MLB's Greatest 3rd Round Picks of All Time
Who said great talent had to come out of the first or second rounds of a draft?
This list of third rounders has a few Hall of Famers on it.
The names here embody talent to be sure, but the feel that I got from making this list is that it had hard-nosed players, guys that worked endlessly to get better.
There might be a couple of guys you don't know, but take the time to read their pages. In fact, take the time to read everyone's page.
Also, search all my articles to see my "Top 10 Greatest First Rounders" and "Top 10 Greatest Second Rounders."
10. Jimmy Key, 1982: 56th Overall
Jimmy Key leads off the list. In his prime, he was one of the most durable and effective control pitchers of the game.
Key proved that you could be a good major leaguer, even if you had just average stuff. He was a modern day Mark Buerhle.
He won more then 10 games 12 times, registered a sub-4.00 ERA 10 times, and pitched 200 innings or more eight times.
His best year was when he had a league leading 2.75 ERA, 17 Wins and 261.1 IP.
9. Andy Messersmith, 1965: 53th Overall
For those who don't know who Andy Messersmith is, you're about to find out.
He was a four-time All Star, and he played a big role in the advent of free agency in MLB, along with pitcher Dave McNally.
In his 12-year career, he put up an ERA under 3.00 seven times, including five straight years of an ERA under 3.00. He reached double-digits in wins, and logged 10 complete games or more seven times.
His best year came when he won 19 games with an ERA of 2.29 in 321 IP. He turned in 19 complete games and registered 213 strikeouts.
8. Grady Sizemore, 2000: 76th Overall
One of the true five-tool center fielders in the game today, Grady can hit for power, has speed, is a great defender, and scores runs.
He is such a valuable player, in a six-year career, he has scored 100-plus runs, hit 20-plus home runs and stolen 20-plus bases four times each.
His only flaw is that he doesn't hit for a high average but .274 isn't that bad.
His best year came when he hit 33 home runs, stole 38 bases and scored over 100 runs.
7. Justin Morneau, 1999: 89th Overall
Morneau is one of the premiere first basemen in the game today.
He was a steal in the third round, particularly because he had been putting up first-round numbers throughout his amateur career.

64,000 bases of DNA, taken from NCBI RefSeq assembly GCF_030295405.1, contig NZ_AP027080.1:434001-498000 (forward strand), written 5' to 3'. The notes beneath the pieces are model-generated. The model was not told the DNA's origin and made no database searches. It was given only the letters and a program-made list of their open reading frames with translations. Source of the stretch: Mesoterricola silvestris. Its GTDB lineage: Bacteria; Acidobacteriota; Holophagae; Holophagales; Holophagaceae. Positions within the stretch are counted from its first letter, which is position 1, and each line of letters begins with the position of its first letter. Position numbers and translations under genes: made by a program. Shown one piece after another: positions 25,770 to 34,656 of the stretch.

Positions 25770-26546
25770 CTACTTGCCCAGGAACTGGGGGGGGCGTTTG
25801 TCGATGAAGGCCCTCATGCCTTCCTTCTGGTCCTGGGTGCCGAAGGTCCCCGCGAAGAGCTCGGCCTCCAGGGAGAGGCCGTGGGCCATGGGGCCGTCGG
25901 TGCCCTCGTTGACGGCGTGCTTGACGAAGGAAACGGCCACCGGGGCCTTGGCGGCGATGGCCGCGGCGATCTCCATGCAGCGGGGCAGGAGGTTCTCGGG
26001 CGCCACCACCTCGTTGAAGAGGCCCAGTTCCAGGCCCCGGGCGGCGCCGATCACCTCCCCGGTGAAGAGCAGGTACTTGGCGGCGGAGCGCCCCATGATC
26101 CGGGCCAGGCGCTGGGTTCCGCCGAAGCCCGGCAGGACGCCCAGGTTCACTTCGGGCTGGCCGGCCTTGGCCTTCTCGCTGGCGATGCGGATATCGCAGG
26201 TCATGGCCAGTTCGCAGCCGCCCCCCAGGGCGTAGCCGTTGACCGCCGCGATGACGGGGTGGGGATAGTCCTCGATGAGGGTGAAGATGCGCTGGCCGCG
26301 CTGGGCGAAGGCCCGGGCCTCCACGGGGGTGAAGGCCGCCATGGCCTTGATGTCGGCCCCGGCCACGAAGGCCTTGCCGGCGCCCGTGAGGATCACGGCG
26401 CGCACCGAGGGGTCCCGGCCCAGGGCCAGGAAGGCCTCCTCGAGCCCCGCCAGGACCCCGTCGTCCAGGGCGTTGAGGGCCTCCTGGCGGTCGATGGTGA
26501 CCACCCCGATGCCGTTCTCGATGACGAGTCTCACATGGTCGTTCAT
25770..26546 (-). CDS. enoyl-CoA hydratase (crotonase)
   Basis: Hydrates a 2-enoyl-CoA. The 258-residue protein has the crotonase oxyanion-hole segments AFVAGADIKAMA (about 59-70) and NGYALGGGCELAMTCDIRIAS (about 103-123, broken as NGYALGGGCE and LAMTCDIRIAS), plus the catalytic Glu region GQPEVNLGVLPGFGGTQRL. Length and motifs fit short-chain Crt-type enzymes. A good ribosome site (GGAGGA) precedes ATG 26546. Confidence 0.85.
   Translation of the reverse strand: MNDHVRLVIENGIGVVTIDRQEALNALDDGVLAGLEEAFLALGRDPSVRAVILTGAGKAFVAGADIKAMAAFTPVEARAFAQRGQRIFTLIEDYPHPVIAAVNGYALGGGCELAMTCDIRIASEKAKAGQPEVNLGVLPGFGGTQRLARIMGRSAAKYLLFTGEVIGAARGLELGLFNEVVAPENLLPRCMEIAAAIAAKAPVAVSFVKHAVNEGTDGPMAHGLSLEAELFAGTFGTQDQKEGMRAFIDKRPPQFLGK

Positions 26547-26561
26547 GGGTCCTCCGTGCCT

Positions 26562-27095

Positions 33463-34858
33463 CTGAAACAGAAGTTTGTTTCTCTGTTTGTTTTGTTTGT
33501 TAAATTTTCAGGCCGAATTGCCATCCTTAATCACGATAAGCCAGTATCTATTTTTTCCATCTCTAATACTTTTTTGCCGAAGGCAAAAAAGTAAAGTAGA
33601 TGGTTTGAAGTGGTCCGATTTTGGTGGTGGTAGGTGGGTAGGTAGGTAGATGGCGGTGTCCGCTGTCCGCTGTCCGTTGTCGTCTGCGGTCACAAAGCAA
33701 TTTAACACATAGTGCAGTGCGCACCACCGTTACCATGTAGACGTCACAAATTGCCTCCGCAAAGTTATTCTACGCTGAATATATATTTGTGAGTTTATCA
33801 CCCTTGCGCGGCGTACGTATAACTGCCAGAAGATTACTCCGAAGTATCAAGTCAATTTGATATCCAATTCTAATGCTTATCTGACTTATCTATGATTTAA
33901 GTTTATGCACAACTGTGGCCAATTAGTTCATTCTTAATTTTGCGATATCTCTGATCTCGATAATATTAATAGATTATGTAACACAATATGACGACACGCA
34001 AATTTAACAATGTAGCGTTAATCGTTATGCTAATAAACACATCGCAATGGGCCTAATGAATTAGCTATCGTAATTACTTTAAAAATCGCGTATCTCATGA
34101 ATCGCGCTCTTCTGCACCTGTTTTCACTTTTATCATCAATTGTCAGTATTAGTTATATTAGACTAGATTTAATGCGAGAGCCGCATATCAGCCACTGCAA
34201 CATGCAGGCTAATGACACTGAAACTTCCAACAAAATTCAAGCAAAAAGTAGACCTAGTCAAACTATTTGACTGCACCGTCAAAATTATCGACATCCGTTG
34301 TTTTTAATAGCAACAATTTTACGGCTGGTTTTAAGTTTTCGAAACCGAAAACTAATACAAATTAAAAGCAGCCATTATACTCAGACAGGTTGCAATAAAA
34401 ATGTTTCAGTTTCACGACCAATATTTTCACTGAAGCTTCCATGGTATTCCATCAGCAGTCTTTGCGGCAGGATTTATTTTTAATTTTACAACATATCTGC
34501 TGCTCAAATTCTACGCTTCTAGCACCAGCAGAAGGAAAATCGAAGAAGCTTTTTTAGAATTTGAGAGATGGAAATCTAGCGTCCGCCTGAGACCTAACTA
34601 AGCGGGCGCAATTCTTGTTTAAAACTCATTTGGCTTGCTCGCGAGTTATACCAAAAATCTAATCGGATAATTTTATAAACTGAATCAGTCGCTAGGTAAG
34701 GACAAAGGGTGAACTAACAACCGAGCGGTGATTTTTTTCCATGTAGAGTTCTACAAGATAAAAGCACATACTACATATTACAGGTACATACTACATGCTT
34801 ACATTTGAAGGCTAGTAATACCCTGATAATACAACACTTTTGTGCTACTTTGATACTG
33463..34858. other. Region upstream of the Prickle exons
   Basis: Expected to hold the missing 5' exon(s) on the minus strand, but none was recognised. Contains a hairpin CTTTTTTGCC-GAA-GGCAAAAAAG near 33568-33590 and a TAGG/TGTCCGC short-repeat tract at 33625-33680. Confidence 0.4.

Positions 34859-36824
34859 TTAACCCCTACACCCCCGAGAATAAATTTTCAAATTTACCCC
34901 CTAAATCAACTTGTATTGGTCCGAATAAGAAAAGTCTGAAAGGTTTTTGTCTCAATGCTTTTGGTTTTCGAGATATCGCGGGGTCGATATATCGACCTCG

In seven seasons, he has hit 20 or more home runs five times, driven in 100 or more runs four times, and hit higher than .300 three times.
Justin is only 28 and has an MVP award. His best year came when he hit .321, with 34 home runs and 130 RBI.
6. David Cone, 1981: 74th Overall
David Cone was one of the most dominant pitchers in the late '80s and '90s. He will always be remembered as a big game pitcher.
Cone reached double digits in wins 11 times in his career. In 15 full seasons, he put up an ERA under 4.00 13 times. He pitched over 200 innings eight times, topped 200 strikeouts seven times and threw five or more complete games five times.
His best season came when he won 20 games, with a 2.22 ERA, eight complete games and 213 strikeouts in 231 innings.
5. Ron Guidry, 1971: 67th Overall
Louisiana Lightning, as Ron Guidry was known, will forever be remembered for his great 18 strikeout performance against the Angels.
Guidry had a span from 1977-1981 in which he went 87-33 with a 2.68 ERA and 45 complete games.
His best year came in 1978 when he won 25 Games, posted a 1.74 ERA, nine complete games, and 248 strikeouts in 273 innings.
Unfortunately, in each of his last three seasons, he won fewer than 10 games and had a losing record, despite putting up a 3.91 ERA.
4. Bert Blyleven, 1969: 55th Overall
The guy that should be in the Hall of Fame checks in at number four (...and if he doesn't get in, his wicked curve ball should at least be enshrined).
From 1970 to 1985, Blyleven went 212-183 with a 3.01 ERA, 200 complete games, and 2,875 strikeouts to put his name among the elite of that era.
In a 22 year career, only six times did he put up an ERA higher than 4.00, and nine times his ERA came in under 3.00.
He topped 200 strikeouts eight times, 16 times he pitched over 200 innings, and eight times he had more than 15 complete games.
With those numbers, Blyleven should should be a Hall-of-Famer.
3. Dennis Eckersley, 1972: 50th Overall
Dennis Eckersly will forever be known as the man who had the greatest transition from a starter to a closer.
In 12 seasons as a starter, he put together a record of 151-123 with a 3.67 ERA and 100 complete games.
But his real success came as a full time closer. In that role, he registered a 2.86 ERA with 386 saves.
2. Eddie Murray, 1973: 63rd Overall
Steady Eddie was one of the most productive hitters of his era, and this Hall-of-Famer will always be remembered for his ability to put up similar numbers every year.
Eddie kicked off his career with nine straight seasons of 20-plus home runs and 75-plus RBI (The shortened strike season of 1981 robbed him of nine straight years of 80-plus RBI.)
He hit 20 or more home runs 16 times, had 170 or more hits 12 times, batted above .300 seven times.
1. Tony Gwynn, 1981: 58th Overall
Some people call him the best hitter since Ted Williams, and Hall-of-Famer Tony Gwynn is No. 1 on our list.
Some people say Murray should be in this spot, but I give Gwynn the nod because he hit below .300 just once in his career, and that year he hit .289.
He had a streak of 14 straight seasons of 150 hits or more.
He won eight batting titles, and made 15 All Star appearances.
He has to be the greatest third round pick of all time.